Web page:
Your junior status in the classroom is painfully apparent to both you and your students. It is made all the more obvious when students come to visit you during your “office” hours (see Reason 42). It is hard for students not to harbor doubts about the quality of what they are being taught by someone so low in the academic hierarchy, and it is hard for you to remain there for so long. Teaching assistantships pay the bills (or at least some of them), but the reason that you often find yourself still working as a TA in your 30s is because of your work as a TA. What began as an apprenticeship has become a job of drudgery upon which the university depends (see Reasons 7 and 41). Being a TA requires an extraordinary amount of time—time that you cannot devote to doing what you need to do to graduate—so the indignity tends to last for years. The jobs that make it possible to be in graduate school make it difficult to escape from graduate school.

Monday, March 28, 2011

52. Your adviser’s pedigree counts.

Nowhere does it matter more where you go to school than in academe. Higher education takes itself and its hierarchies very seriously. You will find it hard to compete—in an extremely competitive academic job market—against people with degrees from the Ivy League and the quasi-Ivies if your degree is from Generic State University (see Reason 3). But it is not only your own pedigree that you have to worry about. Graduate students at even the toniest universities have to make strategic decisions to maximize their chances on the job market. To that end, few things are more important than choosing an adviser.

For graduate students interested in an academic career, Professor Lennard J. Davis recently offered some excellent advice in the Chronicle of Higher Education. That advice included the following:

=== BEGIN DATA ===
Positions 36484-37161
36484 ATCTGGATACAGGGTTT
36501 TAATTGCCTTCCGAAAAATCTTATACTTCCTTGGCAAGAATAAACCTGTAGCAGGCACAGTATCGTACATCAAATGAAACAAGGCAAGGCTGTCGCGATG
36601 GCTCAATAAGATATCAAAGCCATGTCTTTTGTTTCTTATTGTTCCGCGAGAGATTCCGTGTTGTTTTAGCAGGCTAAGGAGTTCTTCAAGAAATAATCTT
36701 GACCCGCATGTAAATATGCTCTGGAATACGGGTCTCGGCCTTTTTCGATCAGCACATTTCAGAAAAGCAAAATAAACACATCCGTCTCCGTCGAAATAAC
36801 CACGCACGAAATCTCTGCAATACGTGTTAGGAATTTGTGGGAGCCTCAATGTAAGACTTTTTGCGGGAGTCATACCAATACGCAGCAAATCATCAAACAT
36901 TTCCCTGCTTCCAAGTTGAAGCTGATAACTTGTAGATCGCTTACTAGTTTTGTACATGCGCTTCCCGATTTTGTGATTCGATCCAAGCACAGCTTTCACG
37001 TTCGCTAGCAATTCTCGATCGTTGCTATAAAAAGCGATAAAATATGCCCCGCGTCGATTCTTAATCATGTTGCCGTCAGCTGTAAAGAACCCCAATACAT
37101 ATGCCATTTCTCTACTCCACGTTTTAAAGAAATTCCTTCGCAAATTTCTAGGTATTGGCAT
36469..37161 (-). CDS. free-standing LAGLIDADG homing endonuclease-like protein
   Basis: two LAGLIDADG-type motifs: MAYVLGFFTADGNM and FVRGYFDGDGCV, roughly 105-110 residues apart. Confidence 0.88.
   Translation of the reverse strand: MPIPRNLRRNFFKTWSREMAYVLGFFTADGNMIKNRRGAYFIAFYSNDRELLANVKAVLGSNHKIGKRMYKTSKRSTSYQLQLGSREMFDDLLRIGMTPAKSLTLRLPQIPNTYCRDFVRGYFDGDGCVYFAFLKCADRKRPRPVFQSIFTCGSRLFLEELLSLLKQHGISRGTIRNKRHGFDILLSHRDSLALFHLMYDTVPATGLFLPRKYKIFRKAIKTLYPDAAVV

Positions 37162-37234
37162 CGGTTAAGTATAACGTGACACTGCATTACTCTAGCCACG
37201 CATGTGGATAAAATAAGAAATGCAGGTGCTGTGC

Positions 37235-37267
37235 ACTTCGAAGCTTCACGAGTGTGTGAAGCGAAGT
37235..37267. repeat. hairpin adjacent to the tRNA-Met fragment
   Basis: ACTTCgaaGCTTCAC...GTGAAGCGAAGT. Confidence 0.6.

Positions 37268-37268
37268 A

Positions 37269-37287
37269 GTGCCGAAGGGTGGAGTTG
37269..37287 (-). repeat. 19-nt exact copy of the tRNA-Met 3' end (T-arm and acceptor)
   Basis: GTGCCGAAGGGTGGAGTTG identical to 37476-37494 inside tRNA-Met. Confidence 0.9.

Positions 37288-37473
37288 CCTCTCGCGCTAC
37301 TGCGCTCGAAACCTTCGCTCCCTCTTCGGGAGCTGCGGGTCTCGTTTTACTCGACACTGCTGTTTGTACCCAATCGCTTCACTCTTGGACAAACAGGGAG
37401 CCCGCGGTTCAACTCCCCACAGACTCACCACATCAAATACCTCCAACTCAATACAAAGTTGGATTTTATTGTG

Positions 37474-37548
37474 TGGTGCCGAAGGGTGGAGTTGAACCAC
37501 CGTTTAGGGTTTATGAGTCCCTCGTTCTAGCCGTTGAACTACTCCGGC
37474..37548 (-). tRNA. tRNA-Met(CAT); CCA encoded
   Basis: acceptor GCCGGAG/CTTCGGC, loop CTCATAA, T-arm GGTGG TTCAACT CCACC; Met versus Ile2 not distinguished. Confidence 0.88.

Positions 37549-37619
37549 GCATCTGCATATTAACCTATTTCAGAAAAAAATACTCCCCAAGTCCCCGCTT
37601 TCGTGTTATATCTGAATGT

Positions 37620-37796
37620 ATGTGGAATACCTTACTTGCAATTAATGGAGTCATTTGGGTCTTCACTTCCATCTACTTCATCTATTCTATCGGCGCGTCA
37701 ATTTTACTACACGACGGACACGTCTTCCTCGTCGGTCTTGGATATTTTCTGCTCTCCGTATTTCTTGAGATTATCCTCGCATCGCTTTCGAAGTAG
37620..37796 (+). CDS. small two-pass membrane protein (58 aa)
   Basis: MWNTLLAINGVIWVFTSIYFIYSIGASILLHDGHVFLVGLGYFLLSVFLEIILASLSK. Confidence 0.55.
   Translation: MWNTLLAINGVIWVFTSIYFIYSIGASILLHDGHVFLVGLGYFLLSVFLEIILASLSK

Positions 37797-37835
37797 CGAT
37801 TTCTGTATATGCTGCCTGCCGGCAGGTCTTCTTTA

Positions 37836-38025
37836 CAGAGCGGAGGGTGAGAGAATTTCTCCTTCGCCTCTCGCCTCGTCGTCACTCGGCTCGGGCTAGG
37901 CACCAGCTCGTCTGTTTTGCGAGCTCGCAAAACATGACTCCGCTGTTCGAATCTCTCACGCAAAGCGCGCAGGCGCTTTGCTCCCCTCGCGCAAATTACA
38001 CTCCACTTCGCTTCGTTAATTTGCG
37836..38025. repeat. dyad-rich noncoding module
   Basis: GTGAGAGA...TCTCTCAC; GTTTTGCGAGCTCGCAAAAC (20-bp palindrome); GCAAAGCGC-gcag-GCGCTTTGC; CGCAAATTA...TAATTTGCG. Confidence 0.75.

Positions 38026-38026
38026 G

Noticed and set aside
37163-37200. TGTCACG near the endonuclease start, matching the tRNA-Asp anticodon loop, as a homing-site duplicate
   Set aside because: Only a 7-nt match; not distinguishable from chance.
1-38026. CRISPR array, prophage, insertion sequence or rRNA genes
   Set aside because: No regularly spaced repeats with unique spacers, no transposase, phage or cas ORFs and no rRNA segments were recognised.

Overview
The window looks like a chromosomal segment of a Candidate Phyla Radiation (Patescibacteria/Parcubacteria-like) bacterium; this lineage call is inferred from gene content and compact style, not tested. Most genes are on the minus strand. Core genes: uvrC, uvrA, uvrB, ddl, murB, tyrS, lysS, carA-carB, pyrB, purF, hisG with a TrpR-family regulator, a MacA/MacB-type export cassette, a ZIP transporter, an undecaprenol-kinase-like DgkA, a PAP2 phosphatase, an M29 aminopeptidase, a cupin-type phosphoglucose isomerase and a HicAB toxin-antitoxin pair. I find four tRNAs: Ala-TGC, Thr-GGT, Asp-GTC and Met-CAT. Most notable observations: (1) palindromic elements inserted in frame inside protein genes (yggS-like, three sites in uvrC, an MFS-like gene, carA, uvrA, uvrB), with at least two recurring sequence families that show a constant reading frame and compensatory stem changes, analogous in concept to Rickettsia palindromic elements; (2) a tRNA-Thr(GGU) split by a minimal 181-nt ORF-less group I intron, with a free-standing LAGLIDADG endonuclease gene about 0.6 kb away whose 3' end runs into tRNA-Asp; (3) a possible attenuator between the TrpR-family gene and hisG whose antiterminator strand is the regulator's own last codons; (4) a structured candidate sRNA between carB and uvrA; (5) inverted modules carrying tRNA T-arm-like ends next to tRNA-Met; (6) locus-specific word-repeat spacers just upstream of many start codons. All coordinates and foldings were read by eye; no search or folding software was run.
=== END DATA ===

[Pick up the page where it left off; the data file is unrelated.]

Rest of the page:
I tell my students to plan their dissertation committees with the job search in mind. They should pick professors who not only are skilled in the field of the dissertation, but who also have national and international reputations. Letters from those professors will count a great deal. And as these things go, letters from full professors will count more than letters from associate professors, and so on down the line.

Note the emphasis on reputation and hierarchy. Professor Davis, who teaches at the University of Illinois at Chicago, is refreshingly honest and would make a good adviser for that reason alone. Even better, all of his degrees are from Columbia. Unfortunately, the most understanding professors with the time and willingness to shepherd you through a graduate program are rarely those with the biggest reputations and most fashionable credentials. 

Monday, March 21, 2011

51. You are surrounded by undergraduates.

Most everyone who works in education experiences the strange phenomenon of growing older while students stay the same age. Graduate students experience an even stranger phenomenon. While still students themselves, they age in the presence of fellow students who remain 18-22 years old, year after year after year. As a graduate student, you encounter undergraduates every day on campus. It is more than likely that you have to work with them. And because you can’t afford to live anywhere else, you probably go home to a neighborhood (or even an apartment building) that is full of them. They surround you constantly. In fact, in ways that seem more distressing over time, your life is very much like theirs.

It is not much fun to live in a sea of undergraduates unless you are an undergraduate yourself. Their unavoidable presence and carefree ways are a constant reminder of your delayed adulthood (see Reason 12), even as their feeling of relief and accomplishment at the end of each term is a jarring reminder that your own work does not end with finals week (see Reason 47). You may not be much older than they are, but they can make you feel much older than they are. And then one day you discover that you are much older than they are. Perhaps most bothersome of all is their collective sense of possibility; they know (or at least live in the belief) that a world of opportunities awaits them, while you see more clearly every year that your prospects are becoming fewer and fewer (see Reason 29).